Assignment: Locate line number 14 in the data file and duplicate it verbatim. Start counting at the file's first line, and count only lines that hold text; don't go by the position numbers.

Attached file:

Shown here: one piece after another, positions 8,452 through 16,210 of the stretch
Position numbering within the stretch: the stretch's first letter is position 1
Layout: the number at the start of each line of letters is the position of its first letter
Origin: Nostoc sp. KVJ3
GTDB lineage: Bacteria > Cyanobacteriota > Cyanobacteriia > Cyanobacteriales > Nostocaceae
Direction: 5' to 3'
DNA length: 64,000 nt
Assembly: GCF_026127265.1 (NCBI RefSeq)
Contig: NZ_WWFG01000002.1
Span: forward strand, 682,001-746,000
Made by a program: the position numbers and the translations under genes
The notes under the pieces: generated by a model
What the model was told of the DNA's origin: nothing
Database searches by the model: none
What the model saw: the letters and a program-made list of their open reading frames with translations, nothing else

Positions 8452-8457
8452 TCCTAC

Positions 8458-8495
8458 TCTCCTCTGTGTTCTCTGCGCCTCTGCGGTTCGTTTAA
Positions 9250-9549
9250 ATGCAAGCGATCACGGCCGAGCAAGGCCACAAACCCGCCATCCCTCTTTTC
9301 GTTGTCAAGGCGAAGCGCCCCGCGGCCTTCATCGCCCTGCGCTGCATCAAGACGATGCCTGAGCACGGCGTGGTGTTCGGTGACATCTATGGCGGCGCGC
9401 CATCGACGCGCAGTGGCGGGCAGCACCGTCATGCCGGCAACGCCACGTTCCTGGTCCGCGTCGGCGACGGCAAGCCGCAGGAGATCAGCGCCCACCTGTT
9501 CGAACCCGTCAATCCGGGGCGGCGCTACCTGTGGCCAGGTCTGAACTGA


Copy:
Database searches by the model: none